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I think the whole EU project needs a serious rethink at best.

My main beef with it is the "mission creep".

There was no mission creep. The mission was to achieve what they have now (and more in the future).

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I wander if Germany would accept a merger with the UK. I'd rather they ran our economy than the Westminster lot.

I would have preferred it since 1943 actually.

As an aside, of course the verb is wonder, which ironically is from the German from the same genus.

Anyway, as you were...

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There is no party in Germany equivalent to UKIP in the sense of wanting to withdraw from the European Union.

Count 'em, none.

As pointed out above, AfD wants Germany to withdraw from the monetary union. Not the EU.

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There is no party in Germany equivalent to UKIP in the sense of wanting to withdraw from the European Union.

Count 'em, none.

As pointed out above, AfD wants Germany to withdraw from the monetary union. Not the EU.

Thanks for the clarification.

It seems strange though that they're attracting far left voters.Why would that be?

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Thanks for the clarification.

It seems strange though that they're attracting far left voters.Why would that be?

Many, if not most, of the far left voters who support AfD are in the old East Germany, which is still on average considerably poorer than the former West Germany. No doubt in line with the saying "charity begins at home", voters in the east of the country consider that the German state is paying too much to support countries in southern Europe, and should instead be helping their disadvantaged areas.

Edited for clarity

Edited by Snugglybear

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There is no party in Germany equivalent to UKIP in the sense of wanting to withdraw from the European Union.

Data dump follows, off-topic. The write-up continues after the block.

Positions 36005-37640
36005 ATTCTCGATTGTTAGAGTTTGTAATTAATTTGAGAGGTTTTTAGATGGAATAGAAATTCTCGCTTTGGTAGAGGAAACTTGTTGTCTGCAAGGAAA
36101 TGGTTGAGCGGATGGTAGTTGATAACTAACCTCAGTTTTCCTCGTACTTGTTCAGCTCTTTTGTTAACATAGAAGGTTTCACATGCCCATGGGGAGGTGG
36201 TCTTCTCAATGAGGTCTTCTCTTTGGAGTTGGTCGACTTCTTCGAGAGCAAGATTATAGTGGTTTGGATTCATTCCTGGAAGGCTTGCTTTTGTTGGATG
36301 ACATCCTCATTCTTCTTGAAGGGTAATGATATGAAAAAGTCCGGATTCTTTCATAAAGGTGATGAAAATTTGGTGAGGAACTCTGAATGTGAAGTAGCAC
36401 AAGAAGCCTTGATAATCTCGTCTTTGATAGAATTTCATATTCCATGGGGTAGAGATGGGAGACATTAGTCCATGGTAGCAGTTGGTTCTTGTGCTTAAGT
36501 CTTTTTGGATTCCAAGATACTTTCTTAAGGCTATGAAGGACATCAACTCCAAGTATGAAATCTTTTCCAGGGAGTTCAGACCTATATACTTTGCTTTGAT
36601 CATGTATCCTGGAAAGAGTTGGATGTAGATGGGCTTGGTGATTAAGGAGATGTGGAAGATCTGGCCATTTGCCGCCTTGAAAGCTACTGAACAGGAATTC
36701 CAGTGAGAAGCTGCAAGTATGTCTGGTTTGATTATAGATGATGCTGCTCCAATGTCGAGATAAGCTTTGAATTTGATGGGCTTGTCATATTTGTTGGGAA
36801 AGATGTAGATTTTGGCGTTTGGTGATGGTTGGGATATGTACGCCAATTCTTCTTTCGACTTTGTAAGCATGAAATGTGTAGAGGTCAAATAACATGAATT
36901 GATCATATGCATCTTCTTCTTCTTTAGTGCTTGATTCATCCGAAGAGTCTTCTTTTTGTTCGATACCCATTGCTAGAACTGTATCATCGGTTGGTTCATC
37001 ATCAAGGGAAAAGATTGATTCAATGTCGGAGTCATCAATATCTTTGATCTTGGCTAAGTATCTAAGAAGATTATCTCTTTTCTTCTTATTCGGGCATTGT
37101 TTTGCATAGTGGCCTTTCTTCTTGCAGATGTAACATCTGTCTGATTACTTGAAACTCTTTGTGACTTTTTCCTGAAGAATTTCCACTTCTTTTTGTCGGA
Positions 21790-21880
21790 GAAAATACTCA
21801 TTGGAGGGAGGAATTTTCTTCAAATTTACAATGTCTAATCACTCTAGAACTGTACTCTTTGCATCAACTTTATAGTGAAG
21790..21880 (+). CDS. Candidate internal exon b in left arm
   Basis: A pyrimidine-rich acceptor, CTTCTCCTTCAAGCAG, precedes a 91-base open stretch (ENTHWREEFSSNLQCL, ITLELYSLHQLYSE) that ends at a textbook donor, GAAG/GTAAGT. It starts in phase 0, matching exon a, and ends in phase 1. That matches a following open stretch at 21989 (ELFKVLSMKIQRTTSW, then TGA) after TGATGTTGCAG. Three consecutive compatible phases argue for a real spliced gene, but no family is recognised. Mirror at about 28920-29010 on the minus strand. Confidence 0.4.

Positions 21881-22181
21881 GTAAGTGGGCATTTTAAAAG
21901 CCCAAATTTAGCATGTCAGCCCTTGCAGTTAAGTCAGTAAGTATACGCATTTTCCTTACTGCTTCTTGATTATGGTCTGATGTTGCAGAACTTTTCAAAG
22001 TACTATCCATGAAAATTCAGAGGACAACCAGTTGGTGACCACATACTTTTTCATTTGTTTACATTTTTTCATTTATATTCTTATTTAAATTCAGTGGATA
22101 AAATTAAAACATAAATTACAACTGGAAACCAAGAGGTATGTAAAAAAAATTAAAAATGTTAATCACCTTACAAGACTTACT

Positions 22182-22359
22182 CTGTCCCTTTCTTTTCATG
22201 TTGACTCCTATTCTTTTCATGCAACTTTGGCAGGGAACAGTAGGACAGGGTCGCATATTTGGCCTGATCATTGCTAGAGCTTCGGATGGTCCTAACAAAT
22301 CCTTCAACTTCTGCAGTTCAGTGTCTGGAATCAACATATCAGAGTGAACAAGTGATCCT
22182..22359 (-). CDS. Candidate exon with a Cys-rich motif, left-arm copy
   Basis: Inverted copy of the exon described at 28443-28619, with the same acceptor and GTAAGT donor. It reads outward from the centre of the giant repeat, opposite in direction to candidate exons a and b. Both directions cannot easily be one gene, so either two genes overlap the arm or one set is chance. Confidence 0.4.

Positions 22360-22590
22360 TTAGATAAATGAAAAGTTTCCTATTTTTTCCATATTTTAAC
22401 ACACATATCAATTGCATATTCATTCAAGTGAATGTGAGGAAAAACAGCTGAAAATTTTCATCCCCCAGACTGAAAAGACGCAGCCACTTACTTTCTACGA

Count 'em, none.

As pointed out above, AfD wants Germany to withdraw from the monetary union. Not the EU.

Politics is about moving the norm, if germany moves to a normalised position of wanting to leave the EU then the politics will move. There will be many politicians who want germany to leave europe but they will be keeping there poweder dry.

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There was no mission creep. The mission was to achieve what they have now (and more in the future).

So then, when Nick Clegg denied (in the debate between him and Farage) that the aim was basically a federalized Europe, he was lying.

Figures.

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So then, when Nick Clegg denied (in the debate between him and Farage) that the aim was basically a federalized Europe, he was lying.

Figures.

no, that was the aim of the progressive end.

actually they want to rebuild holy roman empire 2.0 where all policy is dictated by the pope/emperor.

some people in germany don't want to go down that route, even though the pope wants germany as the military head of it.

there are still a few "Reformers" left in germany..who remember that it was actually the "men in black" who were responsible for millions of dead germans in ww2..much the same way as they were in the 30 years war which polished off 1/3 of the population.